New autoMobility II – Cooperative Road Traffic and Intelligent Traffic Control for the Mobility of the Future
Background and aims
The increasing automation, digitalisation and connectivity of vehicles and road traffic is fundamentally transforming our mobility system. To help policymakers address this trend and its many challenges and opportunities, it is necessary to carry out a scientifically robust analysis of the status quo, future developments and challenges, and to identify action areas and recommendations based on the results of this analysis. The interdisciplinary, cross-sectoral “New autoMobility” project group was established to meet this need. The project is led by the German Aerospace Center and coordinated by acatech.
In the project’s first phase (05/2015 – 12/2016), a target scenario and roadmap were developed for automated road transport and traffic in 2030. These were published in an acatech POSITION PAPER which focused on different automation functions, their potential applications and their impact on future road traffic. Concrete illustrations were provided in the form of international comparisons and current practical examples from Germany.
Building on the results of the first phase (“New autoMobility – The Future of Automated Road Transport and Traffic”), the project’s second phase was launched on 15 January 2018 under the title “New autoMobility II – Cooperative Road Traffic and Intelligent Traffic Control for the Mobility of the Future”.
The ongoing second phase focuses on the twin aspects of cooperative road traffic and intelligent traffic control. It widens the perspective from the vehicle technology itself to the interactions between new mobility technologies, trends and services in a digitally connected mobility system, offering a holistic, systemic and inclusive vision of the future of mobility. The project group hopes that this will contribute to the development of a strategy for accelerating the transformation of the entire mobility sector into a low-emission, automated and digitally connected mobility system.
Rather than being developed in isolation, it is critical to ensure that future vehicle designs integrate the major technological mobility trends of connectivity, electrification, automation and carsharing. This will reduce the strain throughout the entire integrated transport system, making it safer, environmentally-friendlier and better aligned with users’ needs.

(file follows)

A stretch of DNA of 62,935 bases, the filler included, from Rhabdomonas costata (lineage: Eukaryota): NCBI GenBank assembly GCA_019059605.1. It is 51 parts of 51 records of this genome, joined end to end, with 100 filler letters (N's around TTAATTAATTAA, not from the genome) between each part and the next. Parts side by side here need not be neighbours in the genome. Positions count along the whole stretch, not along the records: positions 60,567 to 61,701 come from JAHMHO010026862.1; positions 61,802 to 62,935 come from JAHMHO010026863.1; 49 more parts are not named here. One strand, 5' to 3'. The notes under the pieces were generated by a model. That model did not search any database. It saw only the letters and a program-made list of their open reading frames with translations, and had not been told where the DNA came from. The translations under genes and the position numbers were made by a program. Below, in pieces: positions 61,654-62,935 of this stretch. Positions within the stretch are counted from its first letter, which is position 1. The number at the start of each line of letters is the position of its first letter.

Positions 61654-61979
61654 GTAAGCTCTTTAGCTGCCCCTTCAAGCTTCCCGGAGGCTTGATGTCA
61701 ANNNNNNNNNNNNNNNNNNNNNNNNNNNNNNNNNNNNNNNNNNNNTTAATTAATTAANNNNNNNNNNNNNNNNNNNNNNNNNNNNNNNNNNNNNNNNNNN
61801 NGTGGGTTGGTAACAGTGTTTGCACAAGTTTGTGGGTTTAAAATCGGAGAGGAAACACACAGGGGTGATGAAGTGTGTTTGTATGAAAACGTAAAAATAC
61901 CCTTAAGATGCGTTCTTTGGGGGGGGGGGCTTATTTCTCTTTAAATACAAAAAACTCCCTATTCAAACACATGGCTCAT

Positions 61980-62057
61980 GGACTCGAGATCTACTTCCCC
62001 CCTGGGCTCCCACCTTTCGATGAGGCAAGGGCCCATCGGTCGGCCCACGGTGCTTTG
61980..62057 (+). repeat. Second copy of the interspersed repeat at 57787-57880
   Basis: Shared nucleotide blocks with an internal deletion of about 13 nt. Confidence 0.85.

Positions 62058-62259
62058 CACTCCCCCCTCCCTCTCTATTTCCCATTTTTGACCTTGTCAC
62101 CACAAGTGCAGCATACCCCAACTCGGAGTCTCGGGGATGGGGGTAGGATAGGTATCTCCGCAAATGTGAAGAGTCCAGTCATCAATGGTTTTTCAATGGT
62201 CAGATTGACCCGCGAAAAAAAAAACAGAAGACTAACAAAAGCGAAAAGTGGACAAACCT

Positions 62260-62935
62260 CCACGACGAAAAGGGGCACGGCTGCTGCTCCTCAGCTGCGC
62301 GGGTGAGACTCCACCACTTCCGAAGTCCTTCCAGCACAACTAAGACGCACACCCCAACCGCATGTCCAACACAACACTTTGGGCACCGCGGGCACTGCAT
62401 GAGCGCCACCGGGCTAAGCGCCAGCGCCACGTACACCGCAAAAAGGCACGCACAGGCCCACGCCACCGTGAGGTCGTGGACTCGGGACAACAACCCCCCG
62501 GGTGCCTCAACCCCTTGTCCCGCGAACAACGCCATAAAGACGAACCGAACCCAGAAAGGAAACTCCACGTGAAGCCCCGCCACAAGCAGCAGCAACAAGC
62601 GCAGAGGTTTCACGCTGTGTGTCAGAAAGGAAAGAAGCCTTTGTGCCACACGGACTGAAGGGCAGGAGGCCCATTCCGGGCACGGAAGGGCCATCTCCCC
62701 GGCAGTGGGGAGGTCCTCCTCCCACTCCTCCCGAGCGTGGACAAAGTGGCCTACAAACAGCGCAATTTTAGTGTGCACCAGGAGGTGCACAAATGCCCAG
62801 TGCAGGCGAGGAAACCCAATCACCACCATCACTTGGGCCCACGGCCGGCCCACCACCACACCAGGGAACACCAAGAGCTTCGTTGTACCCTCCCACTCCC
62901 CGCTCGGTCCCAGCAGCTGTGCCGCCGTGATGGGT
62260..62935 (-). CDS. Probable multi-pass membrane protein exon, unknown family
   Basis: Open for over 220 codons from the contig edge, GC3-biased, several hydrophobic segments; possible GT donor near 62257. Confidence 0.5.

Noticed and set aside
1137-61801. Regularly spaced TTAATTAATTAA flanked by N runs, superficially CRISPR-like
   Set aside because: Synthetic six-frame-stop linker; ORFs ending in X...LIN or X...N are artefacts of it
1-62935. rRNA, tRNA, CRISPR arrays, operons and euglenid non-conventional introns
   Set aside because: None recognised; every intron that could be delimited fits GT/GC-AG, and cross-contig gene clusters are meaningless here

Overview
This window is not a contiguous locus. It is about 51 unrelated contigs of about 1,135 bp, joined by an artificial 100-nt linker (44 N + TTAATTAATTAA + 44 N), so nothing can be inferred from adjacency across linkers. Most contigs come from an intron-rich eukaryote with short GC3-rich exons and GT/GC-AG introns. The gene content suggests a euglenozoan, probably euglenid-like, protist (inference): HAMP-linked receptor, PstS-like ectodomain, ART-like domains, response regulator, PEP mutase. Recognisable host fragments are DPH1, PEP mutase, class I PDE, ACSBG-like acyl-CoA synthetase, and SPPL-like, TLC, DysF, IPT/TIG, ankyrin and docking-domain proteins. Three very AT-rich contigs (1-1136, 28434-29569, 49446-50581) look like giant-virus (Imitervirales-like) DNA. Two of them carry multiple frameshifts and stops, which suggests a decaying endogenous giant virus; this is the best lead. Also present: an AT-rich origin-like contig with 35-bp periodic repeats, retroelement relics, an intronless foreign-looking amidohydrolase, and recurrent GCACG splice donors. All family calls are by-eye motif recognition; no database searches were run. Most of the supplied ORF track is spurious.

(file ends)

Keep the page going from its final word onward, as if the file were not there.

Thomas Weber, acatech Vice-President
What are the potential benefits of connectivity and digitalisation for our future mobility?
Connected, digitalised mobility has the potential to deliver more comfortable, safer and environmentally-friendlier transport.
Electric mobility, automation, digitalisation, connectivity and innovative mobility solutions such as carsharing are already laying the foundations for a future transport system that consumes substantially fewer resources, requires less space and fewer vehicles, and uses existing infrastructure more efficiently. This future transport system will also be able to satisfy people’s specific mobility needs far more successfully and efficiently, helping them to actively overcome the challenges of both urbanisation and demographic change in rural areas. It will reduce the strain on our cities and allow older people living in the countryside to remain mobile.
Vehicle automation and connectivity can make a major contribution to better road safety. An innovative, intelligent traffic control system can improve traffic efficiency without jeopardising road safety or diminishing the benefits of new automated and connected vehicles. Such systems are thus key to the cooperative road traffic of the future, where vehicles and infrastructure will communicate and coordinate with each other, providing safer, environmentally-friendlier and more comfortable transport for everyone.
Accordingly, the second phase of the project is now developing future scenarios for intelligent traffic control, cooperative road traffic, infrastructure and interoperability that complement the target scenario for the automated road transport and traffic of the future that was formulated during the first phase.
Future mobility scenarios
The target scenario and the themes addressed in detail by the New autoMobility II project are illustrated through future scenarios which describe how different connected mobility applications could work together in the future.